[JURIST] The International Criminal Tribunal for the former Yugoslavia (ICTY) [official website] on Monday ordered the provisional release [order, PDF] pursuant to an interlocutory appeal for Goran Hadžic [ICTY backgrounder; JURIST news archive], the former president of the Republic of Serbian Krajina during the Croatian War of Independence [GlobalSecurity backgrounder]. Hadzic is accused of coordinating, supporting and instigating efforts to achieve the “permanent removal of a majority of the Croat and other non-Serb population from a large part of the territory of the Republic of Croatia” during his term as president. Diagnosed with terminal brain cancer, Hadzic has been unfit to stand trial [WP report] since October. The ICTY has ordered Hadzic to be released to Serbian custody until his next hearing in May.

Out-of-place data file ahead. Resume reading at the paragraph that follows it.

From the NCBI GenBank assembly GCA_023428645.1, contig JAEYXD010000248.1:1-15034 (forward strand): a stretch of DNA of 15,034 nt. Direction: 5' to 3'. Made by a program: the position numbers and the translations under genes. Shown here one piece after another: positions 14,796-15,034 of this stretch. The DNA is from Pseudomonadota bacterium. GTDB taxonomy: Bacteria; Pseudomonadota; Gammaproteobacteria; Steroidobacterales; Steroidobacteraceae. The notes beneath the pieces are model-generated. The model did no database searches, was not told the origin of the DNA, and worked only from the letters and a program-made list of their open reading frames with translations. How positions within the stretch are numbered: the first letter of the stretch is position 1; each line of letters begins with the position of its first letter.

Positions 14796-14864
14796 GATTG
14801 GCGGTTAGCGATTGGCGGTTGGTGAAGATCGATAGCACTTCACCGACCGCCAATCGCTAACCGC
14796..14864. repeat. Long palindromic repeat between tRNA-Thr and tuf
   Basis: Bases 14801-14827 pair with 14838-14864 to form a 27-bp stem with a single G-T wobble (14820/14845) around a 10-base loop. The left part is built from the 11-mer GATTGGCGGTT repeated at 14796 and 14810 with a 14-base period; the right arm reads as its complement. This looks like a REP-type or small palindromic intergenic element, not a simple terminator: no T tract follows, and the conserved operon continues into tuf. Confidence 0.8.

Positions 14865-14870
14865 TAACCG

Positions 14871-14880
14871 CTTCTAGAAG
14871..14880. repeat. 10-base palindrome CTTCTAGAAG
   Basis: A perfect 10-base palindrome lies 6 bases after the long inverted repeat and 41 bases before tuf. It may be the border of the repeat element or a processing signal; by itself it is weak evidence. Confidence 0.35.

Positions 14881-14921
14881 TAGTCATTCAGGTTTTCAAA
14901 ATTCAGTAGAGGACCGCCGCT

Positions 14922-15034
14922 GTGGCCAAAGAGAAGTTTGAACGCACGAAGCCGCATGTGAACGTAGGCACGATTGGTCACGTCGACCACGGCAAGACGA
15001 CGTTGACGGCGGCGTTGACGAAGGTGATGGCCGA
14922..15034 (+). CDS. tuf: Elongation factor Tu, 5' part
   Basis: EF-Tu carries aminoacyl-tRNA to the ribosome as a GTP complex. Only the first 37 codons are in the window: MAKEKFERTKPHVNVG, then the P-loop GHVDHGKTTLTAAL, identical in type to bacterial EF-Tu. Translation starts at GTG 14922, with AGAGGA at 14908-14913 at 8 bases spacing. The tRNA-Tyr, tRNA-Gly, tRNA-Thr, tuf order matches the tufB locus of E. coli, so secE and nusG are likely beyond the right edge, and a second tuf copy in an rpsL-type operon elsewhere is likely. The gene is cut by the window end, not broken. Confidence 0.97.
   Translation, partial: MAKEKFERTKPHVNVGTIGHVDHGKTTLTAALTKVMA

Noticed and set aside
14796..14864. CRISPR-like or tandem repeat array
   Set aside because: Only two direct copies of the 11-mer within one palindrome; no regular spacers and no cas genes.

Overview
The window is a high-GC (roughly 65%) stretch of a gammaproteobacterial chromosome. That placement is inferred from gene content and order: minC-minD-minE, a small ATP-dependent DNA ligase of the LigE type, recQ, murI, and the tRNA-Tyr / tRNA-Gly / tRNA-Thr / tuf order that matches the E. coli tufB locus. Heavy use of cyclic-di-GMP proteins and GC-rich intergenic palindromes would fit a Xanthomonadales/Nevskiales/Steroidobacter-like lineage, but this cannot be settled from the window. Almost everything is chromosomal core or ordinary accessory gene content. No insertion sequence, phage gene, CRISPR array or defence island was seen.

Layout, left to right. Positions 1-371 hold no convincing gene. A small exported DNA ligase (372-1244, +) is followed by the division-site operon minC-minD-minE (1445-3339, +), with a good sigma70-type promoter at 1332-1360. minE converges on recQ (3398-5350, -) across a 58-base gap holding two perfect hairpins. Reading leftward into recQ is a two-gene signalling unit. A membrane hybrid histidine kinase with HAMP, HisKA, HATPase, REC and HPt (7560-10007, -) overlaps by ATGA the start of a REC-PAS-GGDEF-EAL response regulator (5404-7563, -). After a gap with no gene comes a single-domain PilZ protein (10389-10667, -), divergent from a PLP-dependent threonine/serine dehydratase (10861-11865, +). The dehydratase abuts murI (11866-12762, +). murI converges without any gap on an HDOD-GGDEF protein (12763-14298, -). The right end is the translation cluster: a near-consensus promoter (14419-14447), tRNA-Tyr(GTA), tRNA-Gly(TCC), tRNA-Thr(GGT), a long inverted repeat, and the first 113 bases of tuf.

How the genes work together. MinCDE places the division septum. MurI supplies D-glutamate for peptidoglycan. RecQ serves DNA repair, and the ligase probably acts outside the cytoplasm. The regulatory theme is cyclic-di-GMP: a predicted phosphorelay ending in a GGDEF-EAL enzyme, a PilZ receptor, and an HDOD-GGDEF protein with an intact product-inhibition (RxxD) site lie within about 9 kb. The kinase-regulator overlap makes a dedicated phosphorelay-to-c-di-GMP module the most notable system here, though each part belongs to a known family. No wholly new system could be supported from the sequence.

The ICTY commenced Hadzic’s trial [JURIST report] in October of 2012. In August 2011, Hadzic entered a not guilty plea [JURIST report] at the ICTY. Hadzic had refused to enter a plea [JURIST report] the previous month when he was extradited to The Hague [JURIST report]. Hadzic was the last fugitive of the original 161 sought by the ICTY to be arrested [JURIST report]. The ICTY’s work in prosecuting suspected war criminals for acts committed during the Balkan War was part of the impetus for the creation of the International Criminal Court (ICC) [official website] and other conflict and region specific criminal tribunals. The ICTY was the first war crimes court created by the UN [ICTY backgrounder] and the first international war crimes tribunal since the Nuremberg and Tokyo tribunals. It was created by the UN Security Council [official website] pursuant to Chapter VII of the UN Charter [text].